Policies to Frame Behavioural Change Towards Low Carbon Transport
A Bristow, Loughborough University, UK
The UK Government has committed to a cut in greenhouse gas emissions of 80% from 1990 levels by 2050 under the Climate Change Act of 2008. The first national carbon budgets target reductions of 29 to 40% by 2020. The vast majority of planned savings are from technology based measures relating to fuels and vehicles. The share of savings attributable to behavioural measures is very low. Given the scale of the savings required, the uncertainty in delivery of the longer term technologies and the loss of some savings to rebound effects a consistent message on behavioural change is needed. This paper considers ways of developing a policy framework to encourage the deep cuts in carbon emissions that will be required from the transport sector in the long run.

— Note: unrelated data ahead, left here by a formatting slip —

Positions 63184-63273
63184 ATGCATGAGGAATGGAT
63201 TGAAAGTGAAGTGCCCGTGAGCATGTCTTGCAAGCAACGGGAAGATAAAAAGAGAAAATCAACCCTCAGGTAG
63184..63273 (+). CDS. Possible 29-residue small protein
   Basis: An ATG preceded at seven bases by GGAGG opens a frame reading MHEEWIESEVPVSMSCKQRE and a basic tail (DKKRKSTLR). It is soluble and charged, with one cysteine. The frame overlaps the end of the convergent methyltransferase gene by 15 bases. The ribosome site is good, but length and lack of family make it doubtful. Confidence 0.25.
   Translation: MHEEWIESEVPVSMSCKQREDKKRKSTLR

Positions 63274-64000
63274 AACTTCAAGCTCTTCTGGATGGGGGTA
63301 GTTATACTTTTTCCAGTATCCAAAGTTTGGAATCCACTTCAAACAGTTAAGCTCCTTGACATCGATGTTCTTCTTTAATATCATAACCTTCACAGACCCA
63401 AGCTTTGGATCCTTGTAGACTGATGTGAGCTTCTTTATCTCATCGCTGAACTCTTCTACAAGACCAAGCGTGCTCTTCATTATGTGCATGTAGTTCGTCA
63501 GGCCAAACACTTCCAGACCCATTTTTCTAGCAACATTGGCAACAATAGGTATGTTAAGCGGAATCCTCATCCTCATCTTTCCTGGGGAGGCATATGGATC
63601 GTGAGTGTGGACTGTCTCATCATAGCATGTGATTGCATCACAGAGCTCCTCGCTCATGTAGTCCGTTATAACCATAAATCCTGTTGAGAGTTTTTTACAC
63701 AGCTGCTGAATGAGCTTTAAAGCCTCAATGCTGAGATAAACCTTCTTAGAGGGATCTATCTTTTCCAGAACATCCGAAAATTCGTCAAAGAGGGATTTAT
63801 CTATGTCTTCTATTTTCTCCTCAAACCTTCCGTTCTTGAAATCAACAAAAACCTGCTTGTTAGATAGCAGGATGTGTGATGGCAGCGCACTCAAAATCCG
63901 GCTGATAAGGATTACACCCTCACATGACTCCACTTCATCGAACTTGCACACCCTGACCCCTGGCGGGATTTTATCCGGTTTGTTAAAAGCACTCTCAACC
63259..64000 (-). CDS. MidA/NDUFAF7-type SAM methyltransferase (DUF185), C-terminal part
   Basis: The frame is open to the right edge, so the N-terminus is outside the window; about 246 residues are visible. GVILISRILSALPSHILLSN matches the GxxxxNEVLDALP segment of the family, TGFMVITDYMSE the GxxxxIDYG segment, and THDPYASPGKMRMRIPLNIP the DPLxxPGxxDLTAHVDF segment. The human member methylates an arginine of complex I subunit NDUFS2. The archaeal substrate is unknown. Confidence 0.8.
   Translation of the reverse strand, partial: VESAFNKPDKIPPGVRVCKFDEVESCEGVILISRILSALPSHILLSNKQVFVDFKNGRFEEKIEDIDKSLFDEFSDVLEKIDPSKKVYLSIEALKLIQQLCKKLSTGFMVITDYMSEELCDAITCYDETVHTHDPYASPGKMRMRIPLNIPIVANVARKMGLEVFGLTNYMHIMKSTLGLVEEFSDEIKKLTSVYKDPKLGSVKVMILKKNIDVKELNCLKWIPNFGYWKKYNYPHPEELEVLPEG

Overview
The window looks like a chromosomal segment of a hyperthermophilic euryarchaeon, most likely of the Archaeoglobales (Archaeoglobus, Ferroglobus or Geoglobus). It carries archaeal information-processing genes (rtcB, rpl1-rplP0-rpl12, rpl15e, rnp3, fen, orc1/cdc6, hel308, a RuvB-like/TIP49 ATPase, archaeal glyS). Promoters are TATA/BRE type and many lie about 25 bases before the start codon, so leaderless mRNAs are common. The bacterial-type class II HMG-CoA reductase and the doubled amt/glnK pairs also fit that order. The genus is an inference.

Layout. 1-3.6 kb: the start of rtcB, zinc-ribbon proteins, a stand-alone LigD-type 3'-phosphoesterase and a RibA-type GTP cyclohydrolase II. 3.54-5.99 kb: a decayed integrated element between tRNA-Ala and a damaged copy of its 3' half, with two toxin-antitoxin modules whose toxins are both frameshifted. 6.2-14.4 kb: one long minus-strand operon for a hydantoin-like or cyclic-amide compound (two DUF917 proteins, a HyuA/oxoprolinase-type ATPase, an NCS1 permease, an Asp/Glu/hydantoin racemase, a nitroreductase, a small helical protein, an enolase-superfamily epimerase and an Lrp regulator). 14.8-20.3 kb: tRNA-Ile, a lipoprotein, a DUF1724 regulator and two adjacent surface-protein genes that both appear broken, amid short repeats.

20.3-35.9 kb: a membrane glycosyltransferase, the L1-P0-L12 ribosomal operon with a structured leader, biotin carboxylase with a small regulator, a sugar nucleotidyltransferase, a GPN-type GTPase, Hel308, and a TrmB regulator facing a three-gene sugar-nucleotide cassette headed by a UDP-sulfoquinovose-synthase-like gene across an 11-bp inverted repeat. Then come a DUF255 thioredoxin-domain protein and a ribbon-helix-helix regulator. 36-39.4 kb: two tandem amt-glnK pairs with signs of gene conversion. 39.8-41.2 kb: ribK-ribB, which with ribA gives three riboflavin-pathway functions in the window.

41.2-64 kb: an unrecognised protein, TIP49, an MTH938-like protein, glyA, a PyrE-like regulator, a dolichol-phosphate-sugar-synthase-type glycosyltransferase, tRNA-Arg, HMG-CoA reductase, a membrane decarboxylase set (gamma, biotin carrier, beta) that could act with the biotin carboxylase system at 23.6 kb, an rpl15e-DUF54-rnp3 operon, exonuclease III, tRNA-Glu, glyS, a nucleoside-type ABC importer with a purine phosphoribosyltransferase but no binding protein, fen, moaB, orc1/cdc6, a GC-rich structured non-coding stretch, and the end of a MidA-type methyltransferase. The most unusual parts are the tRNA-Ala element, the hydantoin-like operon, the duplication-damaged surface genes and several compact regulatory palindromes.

This paper briefly reviews existing policies and the evidence on the relative effectiveness of behavioural change measures. Innovative policies such as personal carbon trading that could provide the framing push to encourage greater reductions over time are then examined. In particular, the acceptability of such measures is considered, by bringing together for the first time evidence from a small but growing number of studies of PCT in the UK and Sweden. To date the evidence suggests that such policies could be designed to achieve public acceptability and may have greater public support than other more conventional measures. Given the need to achieve very large reductions in carbon there is a clear need to consider more radical framing policies that provide a consistent message to individuals to achieve continued savings into the future.
Association for European Transport